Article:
By Ian Bush
PHILADELPHIA (CBS) — Major banks are still trying to figure out what hit them in late September when their websites were knocked offline by cyber attacks. (Read Related Story)READ MORE: Gas Prices Rise In New Jersey, Around Nation Amid High Crude Prices
There is new evidence that points to a sophisticated strike.
Middle Eastern hackers claim they’re behind the takedown of PNC, Bank of America, Wells Fargo, and other sites, but security experts say they must have had help.
“The attackers used very high-capacity, high-throughput servers that they compromised in advance,” says Ronen Kenig, director of security product marketing at Radware, the company investigating what happened. “And they used those servers to launch a very intense and massive attack.”READ MORE: Philadelphia Weather: Stormy Evening Brings In Seasonal Temperatures For Early Next Week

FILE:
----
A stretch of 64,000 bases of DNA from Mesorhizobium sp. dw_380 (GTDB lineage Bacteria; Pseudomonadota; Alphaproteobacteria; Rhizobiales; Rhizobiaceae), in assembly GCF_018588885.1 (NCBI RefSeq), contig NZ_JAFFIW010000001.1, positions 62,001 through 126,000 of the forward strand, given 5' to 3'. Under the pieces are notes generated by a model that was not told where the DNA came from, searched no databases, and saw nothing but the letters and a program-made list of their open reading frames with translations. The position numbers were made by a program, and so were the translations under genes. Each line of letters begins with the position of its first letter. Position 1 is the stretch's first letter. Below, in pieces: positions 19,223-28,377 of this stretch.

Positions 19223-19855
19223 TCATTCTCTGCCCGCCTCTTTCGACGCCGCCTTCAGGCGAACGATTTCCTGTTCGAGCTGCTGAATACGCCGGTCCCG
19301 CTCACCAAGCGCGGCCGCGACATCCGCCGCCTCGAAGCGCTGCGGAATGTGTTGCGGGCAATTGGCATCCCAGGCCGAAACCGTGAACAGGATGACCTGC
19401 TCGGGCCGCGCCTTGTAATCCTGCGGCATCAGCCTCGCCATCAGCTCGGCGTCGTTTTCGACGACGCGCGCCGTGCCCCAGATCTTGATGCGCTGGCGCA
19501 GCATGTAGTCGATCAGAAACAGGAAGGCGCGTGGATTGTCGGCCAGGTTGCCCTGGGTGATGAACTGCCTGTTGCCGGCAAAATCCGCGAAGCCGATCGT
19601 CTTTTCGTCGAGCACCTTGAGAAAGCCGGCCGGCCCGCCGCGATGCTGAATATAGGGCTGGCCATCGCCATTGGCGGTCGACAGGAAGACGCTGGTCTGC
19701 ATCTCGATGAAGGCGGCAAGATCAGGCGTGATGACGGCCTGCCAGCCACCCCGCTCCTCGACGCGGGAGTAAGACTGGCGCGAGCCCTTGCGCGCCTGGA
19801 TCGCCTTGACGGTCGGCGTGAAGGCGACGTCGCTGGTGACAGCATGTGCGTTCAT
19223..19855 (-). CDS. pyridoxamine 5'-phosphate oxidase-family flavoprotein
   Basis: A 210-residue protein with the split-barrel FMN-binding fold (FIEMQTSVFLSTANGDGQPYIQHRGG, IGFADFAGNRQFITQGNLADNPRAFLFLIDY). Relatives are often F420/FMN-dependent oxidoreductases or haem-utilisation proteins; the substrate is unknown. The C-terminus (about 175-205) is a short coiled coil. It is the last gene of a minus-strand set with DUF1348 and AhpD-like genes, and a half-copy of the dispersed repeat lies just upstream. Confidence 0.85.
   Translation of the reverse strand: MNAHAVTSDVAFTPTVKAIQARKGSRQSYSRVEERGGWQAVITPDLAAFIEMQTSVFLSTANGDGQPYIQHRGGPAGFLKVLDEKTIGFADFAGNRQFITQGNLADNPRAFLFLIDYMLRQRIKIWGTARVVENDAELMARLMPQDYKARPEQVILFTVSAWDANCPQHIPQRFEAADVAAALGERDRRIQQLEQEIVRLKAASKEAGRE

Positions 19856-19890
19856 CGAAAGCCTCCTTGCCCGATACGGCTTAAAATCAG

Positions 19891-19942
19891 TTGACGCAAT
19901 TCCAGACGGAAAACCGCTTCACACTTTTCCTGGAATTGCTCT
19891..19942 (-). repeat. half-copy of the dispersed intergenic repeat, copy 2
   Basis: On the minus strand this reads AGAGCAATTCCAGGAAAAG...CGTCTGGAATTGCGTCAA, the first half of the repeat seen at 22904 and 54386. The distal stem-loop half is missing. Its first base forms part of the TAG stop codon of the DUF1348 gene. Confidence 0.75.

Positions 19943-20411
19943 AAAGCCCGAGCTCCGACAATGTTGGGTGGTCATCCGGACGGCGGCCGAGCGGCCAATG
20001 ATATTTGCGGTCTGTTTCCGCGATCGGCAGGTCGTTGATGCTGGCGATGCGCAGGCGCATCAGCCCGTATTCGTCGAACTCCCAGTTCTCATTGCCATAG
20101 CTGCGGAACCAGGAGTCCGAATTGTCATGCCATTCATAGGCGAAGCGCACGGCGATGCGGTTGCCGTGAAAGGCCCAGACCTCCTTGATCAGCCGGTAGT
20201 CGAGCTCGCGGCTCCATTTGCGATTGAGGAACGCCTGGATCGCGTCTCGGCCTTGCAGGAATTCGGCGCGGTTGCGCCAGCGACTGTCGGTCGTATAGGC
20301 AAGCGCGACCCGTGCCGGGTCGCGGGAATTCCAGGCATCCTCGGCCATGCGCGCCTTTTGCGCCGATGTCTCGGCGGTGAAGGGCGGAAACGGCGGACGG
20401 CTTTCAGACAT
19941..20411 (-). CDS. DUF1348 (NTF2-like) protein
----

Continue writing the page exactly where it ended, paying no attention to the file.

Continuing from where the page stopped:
Kenig says someone infected data centers around the world with malware that can dodge antivirus efforts.
“Then the hackers will try to penetrate into the organization,” he says, “steal data, do some financial transactions, manipulations, and so on.”
There’s no evidence this attack caused any more than inconvenience for customers who couldn’t access their accounts, but Kenig warns banks to stay serious about security.MORE NEWS: Inaugural Penn Relays 5K Underway At Penn Park